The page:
Book: Uncle Tom's Cabin by Harriet Beecher Stowe (1852)

Awhile back, when I first moved to St. Louis, I decided to go back to some old classics I had read long ago, to see if I viewed them through different eyes.  The following review was written on July 2, 2009. 

I couldn’t find the exact quote (although maybe I’ll do some digging and edit this later), but it is said that when Abraham Lincoln met Harriet Beecher Stowe, he said something to the effect that this was the lady that started the war. Well, this was her method, right here.

I read this book two or three times in the past, maybe more. But I had not remembered how completely dependent on Christianity it is. Tom is a good man because he believes, and is ultimately martyred. Simon Legree is a bad man that Tom very much wishes to convert. The people who help runaway slaves do it because of their religion. The arguments for slavery in the south are in the mouths of preachers, but so are the arguments against it in the north. And, with a great deal of courage, also in the south.

I expect you know the basic story. Eliza’s four-year-old boy is sold because her master is in debt to a slave trader, and she escapes Kentucky across the floating ice. Tom is taken to be sold, as well, but little Evangeline (Eva) persuades her kind and indulgent father to buy him. He lives well as Eva’s pet, until she dies of consumption. Topsy is a naughty little slave girl who is given to Miss Ophelia, Eva’s aunt from the north, to bring up how she chooses, mostly as an experiment by Eva’s father. Eva’s mother is a selfish, neurotic woman who has no respect for her slaves. When Eva’s father dies, she sells them south and returns to her father’s estate.

The next time Tom is sold, it is to the wicked Simon Legree, who is determined to break his spirit or kill him trying. He eventually does the latter.

There is, of course, much more to the story. Eliza and her husband George and their child are quadroons, and light enough to pass for Spanish. That is their disguise, and they eventually make it to Canada. Later, after George gets a good education in France, they go to Liberia, which they consider to be the proper homeland of the freed slaves. Attractive quadroon girls are sold to brothels in New Orleans, or to people like Legree for their own personal concubines.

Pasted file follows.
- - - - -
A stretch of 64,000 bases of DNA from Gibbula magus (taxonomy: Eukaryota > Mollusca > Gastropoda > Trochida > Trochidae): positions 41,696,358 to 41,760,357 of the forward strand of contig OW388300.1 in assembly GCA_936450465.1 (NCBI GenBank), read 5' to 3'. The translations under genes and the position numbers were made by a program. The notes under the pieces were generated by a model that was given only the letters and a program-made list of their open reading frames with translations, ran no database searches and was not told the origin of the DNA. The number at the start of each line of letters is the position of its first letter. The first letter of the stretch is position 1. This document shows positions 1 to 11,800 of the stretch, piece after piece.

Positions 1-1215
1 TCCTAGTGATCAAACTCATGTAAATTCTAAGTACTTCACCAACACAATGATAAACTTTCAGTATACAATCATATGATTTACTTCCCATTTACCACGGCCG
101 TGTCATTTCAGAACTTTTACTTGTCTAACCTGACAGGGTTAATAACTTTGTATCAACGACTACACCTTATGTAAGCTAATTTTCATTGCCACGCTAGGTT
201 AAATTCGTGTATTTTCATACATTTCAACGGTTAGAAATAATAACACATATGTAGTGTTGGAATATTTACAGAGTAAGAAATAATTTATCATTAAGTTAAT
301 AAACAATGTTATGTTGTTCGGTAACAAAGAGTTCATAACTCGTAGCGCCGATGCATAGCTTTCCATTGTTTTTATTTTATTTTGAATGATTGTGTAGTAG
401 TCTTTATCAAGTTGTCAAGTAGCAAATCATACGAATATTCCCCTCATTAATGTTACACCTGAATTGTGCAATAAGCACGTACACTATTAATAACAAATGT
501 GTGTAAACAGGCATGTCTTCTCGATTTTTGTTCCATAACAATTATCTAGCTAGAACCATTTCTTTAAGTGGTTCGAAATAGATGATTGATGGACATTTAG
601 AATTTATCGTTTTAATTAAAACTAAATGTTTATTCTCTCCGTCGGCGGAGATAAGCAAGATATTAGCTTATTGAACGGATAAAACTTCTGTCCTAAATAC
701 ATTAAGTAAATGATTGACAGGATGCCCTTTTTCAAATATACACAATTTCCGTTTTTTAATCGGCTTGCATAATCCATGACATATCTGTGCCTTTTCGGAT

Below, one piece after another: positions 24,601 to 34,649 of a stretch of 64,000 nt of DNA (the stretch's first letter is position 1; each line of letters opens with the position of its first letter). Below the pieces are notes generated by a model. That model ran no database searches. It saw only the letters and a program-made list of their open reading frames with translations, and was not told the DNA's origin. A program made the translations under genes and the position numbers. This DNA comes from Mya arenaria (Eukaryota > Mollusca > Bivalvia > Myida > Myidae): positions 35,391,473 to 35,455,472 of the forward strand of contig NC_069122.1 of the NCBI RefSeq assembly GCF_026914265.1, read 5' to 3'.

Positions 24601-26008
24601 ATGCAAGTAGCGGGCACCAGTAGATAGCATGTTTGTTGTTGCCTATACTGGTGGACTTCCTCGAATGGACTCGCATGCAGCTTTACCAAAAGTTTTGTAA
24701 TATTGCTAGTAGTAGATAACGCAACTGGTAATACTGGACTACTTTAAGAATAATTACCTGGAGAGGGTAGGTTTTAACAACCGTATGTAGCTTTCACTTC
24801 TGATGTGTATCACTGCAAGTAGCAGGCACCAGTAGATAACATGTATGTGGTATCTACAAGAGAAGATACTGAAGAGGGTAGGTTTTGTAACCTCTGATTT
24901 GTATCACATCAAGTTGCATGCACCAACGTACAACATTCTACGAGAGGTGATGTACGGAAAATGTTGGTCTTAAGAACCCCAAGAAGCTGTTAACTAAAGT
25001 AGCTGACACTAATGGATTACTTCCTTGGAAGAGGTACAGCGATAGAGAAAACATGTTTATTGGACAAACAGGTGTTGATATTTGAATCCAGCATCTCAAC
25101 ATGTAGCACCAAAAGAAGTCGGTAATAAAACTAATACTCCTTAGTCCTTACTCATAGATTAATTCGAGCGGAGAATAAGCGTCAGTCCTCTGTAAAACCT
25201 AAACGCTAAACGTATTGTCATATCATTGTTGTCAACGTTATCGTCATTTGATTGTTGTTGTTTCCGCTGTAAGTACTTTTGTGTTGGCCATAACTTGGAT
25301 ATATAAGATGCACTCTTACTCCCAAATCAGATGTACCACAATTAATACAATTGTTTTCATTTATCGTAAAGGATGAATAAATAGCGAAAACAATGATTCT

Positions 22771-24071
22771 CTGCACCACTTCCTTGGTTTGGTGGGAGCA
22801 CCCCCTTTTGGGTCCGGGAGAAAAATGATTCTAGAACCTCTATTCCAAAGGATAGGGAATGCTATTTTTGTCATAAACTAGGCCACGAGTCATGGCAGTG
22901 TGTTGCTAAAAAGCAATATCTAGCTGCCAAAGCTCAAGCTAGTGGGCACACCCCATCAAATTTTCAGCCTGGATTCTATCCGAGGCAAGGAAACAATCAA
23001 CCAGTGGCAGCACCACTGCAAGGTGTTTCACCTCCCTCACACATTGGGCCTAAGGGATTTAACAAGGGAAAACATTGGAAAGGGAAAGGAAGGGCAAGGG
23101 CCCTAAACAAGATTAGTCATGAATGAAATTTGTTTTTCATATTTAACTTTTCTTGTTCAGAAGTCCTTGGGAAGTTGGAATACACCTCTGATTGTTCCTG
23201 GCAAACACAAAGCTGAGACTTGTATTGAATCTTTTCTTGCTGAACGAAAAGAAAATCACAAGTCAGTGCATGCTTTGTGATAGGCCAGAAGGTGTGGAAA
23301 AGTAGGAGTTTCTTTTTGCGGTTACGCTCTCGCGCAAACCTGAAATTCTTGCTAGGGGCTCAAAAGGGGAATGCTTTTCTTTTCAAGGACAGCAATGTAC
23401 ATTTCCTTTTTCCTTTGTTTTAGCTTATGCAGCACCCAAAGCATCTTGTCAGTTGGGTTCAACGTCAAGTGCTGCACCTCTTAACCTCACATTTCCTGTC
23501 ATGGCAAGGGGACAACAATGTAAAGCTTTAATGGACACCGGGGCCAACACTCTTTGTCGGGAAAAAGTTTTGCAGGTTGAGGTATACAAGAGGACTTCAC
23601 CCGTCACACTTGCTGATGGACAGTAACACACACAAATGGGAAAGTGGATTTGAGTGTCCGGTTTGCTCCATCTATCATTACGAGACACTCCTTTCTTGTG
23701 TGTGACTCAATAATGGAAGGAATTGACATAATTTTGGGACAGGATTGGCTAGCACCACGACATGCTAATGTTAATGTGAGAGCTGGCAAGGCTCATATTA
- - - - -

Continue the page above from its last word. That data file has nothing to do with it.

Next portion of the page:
Throughout it all runs a thick strand of Christianity, and one gets the impression Stowe believes the only hope of ending slavery is to appeal to the higher instincts of the men and women of slave-holding states. Problem is, as she admits, that so long as there is slavery in the US by right of law, when good people free their slaves, bad people do not. And while she paints Legree as an atheist, she also acknowledges that many preachers in the south argue that slavery is ordained by God and mentioned with approval in the Bible.

That this book was enormously influential when it came out is undeniable, and Lincoln may well have been right about it starting the war. Dover says that 300,000 copies were sold in the first year of its publication, and that is an amazing number for 1852. It was not only read, it was talked about, written about, and formed the basis for much of the abolitionist movement. In the “Concluding Remarks,” Stowe points out that all the people and incidents in the story are taken from true life, although she has clearly patched things together for the sake of the story. It is of course all the more powerful for that, for good or ill.

I couldn’t help being put off by the heavily Christian tone of the book, but I know it to be accurate to the times. While it is not the case that the nation was Christian, it certainly was the case that Christianity was the dominant influence on American culture at the time. Whether or not that was a good thing is up to the reader to decide.

Statements in this review do not necessarily express the thoughts or opinions of the Ethical Society of St. Louis or its leadership.